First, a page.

Turning up the temperature reduces the workload of a data center’s cooling equipment, which lowers its energy bill. “This is clearly the lowest hanging fruit on cost savings and energy efficiency,” says Jim Smith, CTO of Digital Realty, one of the world’s largest data center operators.
Trinity Health, a not-for-profit healthcare provider based in Michigan, runs 25 data centers across the country. The company began experimenting with raising data center temperatures a year and a half ago, and it has since been steadily increasing the temperatures at all of its centers. “When I first came here we were originally in the low to mid 60s for temperatures,” said David Filas, a data center engineer. “We have since brought all of our temperatures up to the mid to upper 70s and had no adverse effects.”
Trinity Health is saving $10,000 to $15,000 a year on air-conditioning costs at its main data center, said Filas. “It’s something that’s easy to do and it costs nothing to do it,” he said.
A simple change data centers can make to improve energy efficiency is putting walls around its hot aisles, according to Amazon’s Hamilton. Servers in data centers are typically stacked in racks, which are positioned side-by-side in long rows. These rows are oriented front-to-front and back-to-back. Cool air is pumped into the front-facing rows. The air heats up as it moves through the servers and is exhausted into the back-facing rows. Hence cold aisles and hot aisles.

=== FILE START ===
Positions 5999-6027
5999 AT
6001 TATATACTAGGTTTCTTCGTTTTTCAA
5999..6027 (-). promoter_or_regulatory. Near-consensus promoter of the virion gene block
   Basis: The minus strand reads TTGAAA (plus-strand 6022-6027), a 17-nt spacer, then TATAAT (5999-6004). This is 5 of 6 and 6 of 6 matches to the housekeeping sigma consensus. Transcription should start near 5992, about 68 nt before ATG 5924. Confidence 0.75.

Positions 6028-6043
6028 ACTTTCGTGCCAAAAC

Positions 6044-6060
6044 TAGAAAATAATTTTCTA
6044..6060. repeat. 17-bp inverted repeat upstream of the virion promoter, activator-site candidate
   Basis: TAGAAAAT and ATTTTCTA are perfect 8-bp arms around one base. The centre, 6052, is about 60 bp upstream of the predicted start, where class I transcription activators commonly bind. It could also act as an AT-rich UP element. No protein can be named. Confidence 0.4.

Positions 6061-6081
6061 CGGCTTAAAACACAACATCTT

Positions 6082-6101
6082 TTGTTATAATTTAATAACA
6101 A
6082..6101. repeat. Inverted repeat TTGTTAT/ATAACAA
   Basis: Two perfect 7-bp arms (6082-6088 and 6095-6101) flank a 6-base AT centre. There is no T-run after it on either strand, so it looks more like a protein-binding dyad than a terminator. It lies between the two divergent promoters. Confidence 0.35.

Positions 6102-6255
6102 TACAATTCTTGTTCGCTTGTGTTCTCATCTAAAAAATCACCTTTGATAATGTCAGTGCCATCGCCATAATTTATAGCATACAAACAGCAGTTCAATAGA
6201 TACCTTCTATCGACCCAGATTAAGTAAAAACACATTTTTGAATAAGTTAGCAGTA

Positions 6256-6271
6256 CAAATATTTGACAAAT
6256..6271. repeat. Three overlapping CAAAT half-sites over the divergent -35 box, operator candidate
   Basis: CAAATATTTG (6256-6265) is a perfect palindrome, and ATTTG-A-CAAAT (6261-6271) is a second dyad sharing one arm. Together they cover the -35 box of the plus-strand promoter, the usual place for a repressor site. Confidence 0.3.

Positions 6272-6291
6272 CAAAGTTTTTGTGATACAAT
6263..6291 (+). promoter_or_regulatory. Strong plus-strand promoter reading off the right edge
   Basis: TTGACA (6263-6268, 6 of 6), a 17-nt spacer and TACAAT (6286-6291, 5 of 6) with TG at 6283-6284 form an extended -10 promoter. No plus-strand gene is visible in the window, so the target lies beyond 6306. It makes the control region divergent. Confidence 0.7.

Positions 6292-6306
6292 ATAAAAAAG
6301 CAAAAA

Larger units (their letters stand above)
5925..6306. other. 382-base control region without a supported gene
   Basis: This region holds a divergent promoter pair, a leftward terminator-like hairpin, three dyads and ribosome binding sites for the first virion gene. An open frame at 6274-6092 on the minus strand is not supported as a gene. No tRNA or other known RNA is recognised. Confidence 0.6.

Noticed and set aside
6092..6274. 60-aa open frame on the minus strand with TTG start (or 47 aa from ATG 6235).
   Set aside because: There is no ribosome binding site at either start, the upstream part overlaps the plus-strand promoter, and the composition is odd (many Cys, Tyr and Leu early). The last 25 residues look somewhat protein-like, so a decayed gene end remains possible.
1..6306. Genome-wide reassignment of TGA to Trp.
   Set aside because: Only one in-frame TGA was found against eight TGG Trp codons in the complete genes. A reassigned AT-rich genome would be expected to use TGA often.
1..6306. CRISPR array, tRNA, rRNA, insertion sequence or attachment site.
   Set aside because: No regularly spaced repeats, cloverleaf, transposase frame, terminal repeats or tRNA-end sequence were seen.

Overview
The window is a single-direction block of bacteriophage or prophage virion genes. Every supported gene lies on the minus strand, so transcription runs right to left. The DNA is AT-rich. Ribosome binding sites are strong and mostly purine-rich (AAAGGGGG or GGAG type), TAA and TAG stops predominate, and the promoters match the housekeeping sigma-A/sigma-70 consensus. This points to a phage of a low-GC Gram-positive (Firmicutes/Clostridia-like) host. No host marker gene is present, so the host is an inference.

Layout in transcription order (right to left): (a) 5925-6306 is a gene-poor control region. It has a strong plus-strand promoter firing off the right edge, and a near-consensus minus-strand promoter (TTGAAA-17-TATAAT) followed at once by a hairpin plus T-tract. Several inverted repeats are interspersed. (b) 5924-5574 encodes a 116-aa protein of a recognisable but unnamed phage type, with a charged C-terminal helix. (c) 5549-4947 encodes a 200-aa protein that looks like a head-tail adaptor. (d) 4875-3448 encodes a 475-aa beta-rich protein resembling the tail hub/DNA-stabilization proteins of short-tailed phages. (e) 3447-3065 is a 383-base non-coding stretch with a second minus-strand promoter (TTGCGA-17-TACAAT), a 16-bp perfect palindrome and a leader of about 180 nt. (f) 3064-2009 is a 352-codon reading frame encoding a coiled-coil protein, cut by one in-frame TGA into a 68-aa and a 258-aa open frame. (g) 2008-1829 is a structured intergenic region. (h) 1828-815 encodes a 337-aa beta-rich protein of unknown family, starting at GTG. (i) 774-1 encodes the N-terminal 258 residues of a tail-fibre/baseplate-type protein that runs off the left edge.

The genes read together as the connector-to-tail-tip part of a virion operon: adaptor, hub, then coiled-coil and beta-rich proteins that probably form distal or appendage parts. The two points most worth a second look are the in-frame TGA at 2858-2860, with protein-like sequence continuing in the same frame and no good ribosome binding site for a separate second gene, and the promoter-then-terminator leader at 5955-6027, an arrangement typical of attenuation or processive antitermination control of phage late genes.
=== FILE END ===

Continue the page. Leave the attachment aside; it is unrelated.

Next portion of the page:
Walling off hot aisles prevents hot air from spilling over the tops of the server racks to the cold aisles. This one change can improve a data center’s power usage effectiveness (PUE) rating from 3.0 down to 2.5 or even 2.0, according to Hamilton. “It’s phenomenally powerful,” he said.
Another relatively simple step data center operators can take is piping outside air into the cooling system. Traditional data center cooling systems recirculate air, moving hot air exhausted from server racks into air-cooling units and then pumping the cool air back to the servers. The exhaust temperature is usually 115°F, according to Hamilton. “So even if the outside air is 100°, it’s still the right thing,” he said. “Go get it. Go bring the outside air in.”
A growing number of data centers are using outside air directly to cool computer equipment, a practice dubbed air-side economization. A higher operating temperature means there are a greater number of days in a year when data centers can use outside air.
For organizations building new data centers, the potential savings are even higher. If you design your data center to use air-side economization and you build it in the right place, you might not have to install air conditioning at all. The key is that ASHRAE and many computer equipment makers allow temperatures outside the recommended ranges for limited periods, according to 451 Research’s Stanley.